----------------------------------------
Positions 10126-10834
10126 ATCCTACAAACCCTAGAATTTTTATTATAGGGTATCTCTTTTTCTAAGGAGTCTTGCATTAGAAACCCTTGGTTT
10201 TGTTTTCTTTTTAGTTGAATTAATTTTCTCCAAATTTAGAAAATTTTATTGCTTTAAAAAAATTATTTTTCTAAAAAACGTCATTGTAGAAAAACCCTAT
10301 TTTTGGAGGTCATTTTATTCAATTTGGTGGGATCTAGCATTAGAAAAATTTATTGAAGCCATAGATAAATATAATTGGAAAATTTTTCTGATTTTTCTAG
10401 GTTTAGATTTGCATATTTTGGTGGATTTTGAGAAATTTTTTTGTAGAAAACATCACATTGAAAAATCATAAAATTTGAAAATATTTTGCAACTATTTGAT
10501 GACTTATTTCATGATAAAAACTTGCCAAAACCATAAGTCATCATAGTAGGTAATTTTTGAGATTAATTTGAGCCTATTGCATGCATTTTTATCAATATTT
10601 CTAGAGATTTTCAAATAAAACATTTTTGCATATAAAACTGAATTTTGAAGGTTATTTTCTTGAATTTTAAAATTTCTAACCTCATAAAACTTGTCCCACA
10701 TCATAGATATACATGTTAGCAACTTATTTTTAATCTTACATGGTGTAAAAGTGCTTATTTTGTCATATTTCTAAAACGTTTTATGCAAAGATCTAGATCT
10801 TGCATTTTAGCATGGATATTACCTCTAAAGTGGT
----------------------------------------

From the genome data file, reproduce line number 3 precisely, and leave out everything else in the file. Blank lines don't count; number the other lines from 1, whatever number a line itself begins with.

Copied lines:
10201 TGTTTTCTTTTTAGTTGAATTAATTTTCTCCAAATTTAGAAAATTTTATTGCTTTAAAAAAATTATTTTTCTAAAAAACGTCATTGTAGAAAAACCCTAT